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Prominent attorney dies at 83
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Prominent local attorney and church leader Harry Camp died Tuesday at age 83.
He was well known in Warren County for his law firm, which he established here in 1961 with his father. What was first known as Camp and Camp later became Camp and Roney when he partnered with Harold Roney for years. Mr. Camp would retire in 2005.
“One of the things I admired about him was how much he was admired by other attorneys,” said Jean Gilley, who served as his secretary for 40 years. “He was a very smart man and you’d be surprised at how many lawyers came in to ask his advice about a case or a lawsuit, provided he wasn’t going against them. He was known as a lawyer’s lawyer.”
After graduating from Vanderbilt Law School in 1957, Mr. Camp secured his first law-related job with a firm in Memphis. When he moved to McMinnville, his office was first located at the old Badger Arcade. After a short time there, he moved to the Professional Building on Court Square where his office remained until his retirement.
“He was just starting out when I was starting out and we became fast friends,” said attorney and former judge Chuck Haston. “He was the thinking man’s lawyer. You could go to him and ask his opinion on law and he would be glad to give you his interpretation and it would usually be right.”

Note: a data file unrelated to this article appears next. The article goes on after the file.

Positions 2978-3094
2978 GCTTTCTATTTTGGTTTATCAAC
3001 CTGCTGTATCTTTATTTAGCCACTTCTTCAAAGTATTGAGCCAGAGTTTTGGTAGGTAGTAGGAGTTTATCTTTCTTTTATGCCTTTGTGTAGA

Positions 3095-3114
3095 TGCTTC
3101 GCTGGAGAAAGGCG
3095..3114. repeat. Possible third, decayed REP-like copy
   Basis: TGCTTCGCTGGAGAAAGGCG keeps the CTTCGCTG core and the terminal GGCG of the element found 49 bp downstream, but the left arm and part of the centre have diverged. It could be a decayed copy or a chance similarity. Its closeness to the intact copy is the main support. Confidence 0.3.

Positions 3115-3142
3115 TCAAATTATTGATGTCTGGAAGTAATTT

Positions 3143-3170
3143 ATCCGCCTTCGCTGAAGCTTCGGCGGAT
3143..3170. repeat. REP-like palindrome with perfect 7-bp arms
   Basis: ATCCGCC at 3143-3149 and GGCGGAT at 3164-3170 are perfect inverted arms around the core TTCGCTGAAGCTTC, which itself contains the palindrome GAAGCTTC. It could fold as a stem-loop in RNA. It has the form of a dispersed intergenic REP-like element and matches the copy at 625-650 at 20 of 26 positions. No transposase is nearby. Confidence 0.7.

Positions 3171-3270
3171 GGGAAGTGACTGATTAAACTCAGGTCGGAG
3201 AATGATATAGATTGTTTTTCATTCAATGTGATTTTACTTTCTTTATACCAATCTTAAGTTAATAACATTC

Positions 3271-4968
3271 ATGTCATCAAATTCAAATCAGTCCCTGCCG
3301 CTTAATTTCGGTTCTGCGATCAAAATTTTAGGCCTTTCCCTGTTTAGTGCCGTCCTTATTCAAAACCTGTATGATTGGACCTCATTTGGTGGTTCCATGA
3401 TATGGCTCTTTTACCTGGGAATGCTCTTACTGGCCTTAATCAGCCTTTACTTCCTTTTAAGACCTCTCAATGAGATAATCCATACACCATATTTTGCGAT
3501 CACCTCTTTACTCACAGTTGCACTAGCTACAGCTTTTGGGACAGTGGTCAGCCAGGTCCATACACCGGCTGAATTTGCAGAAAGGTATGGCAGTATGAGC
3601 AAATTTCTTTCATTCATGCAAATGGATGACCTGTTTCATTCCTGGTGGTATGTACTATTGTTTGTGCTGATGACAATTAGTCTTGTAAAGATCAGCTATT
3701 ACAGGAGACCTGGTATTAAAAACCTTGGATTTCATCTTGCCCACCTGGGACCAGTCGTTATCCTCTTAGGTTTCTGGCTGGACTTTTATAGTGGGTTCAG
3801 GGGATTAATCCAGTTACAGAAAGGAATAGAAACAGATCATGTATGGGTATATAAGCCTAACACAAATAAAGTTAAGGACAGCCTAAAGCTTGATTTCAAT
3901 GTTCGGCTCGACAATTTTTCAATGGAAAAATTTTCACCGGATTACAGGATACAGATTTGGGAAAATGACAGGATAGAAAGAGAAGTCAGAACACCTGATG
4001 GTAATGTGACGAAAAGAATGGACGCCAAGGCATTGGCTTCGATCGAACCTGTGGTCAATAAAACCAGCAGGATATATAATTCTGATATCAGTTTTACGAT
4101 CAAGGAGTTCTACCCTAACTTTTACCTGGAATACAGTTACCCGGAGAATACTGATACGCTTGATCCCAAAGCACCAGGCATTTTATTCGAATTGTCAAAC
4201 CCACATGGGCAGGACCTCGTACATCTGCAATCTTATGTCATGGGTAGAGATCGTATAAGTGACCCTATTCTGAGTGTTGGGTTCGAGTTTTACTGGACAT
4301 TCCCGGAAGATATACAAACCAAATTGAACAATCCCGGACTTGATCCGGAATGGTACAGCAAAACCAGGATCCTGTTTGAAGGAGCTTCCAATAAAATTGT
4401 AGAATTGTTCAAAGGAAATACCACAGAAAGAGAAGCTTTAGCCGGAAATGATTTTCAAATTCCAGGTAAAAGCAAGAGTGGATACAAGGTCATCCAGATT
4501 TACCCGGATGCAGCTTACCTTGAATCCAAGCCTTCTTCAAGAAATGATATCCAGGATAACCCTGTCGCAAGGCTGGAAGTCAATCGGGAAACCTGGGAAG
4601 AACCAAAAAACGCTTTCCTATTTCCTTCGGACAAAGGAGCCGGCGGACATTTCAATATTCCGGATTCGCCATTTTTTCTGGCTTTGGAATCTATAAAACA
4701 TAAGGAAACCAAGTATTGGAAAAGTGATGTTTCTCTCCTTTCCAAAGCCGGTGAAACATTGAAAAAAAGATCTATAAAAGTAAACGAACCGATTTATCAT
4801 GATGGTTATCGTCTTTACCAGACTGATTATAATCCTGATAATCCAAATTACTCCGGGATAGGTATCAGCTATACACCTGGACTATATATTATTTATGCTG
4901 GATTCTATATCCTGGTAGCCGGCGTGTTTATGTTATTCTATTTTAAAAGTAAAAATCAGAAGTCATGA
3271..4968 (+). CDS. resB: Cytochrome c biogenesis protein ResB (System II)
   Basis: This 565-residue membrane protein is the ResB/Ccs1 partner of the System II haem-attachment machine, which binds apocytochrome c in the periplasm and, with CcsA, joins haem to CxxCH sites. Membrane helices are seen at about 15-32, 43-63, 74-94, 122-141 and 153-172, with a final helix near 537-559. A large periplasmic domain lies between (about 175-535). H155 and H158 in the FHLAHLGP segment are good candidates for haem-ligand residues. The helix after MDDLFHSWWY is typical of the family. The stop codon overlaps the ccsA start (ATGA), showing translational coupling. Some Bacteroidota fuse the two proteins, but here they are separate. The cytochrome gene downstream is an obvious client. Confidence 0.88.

Mr. Camp was known for his religious devotion as much as legal prowess. He would close his law office on a daily basis in order to squeeze in Bible study.
“We’d lock the front door so nobody could get in and go to a back office for Bible study,” said Gilley. “We did that for years and years until we finally got too busy and it became too difficult to find time every day.”
Mr. Camp was active with his church, First United Methodist, where he was a Sunday school teacher for around 50 years.
“He was a voracious reader when it came to religion and spirituality,” said his son, Scott. “He was a true Southern gentleman, a loving husband and a loving dad. He always found time for us.”
While Mr. Camp never worked as a full-time minister, but he would regularly visit rural churches in Warren County with small congregations and preach there.
At First United Methodist, he worked with the Good Neighbors Food Ministry which distributes food to those in need. He also served with the Methodist Church on a national level as president of the Board of Aldersgate Renewal Ministries.
As a young couple, Mr. Camp and his wife, Jane, made their home in Westwood during a simpler time. They were good friends with Bill and Jean Gilley who lived nearby.
“We had a color TV before they did so they would come over for dinner and we would watch that,” said Jean. “Harry really loved homemade rolls. He’d put three or four on his plate and use a whole stick of butter. He had a dry sense of humor a lot of people didn’t know how to take. But once people got it figured out, they thought he was funny.”
Obitiary information for Mr. Camp is available on 2A.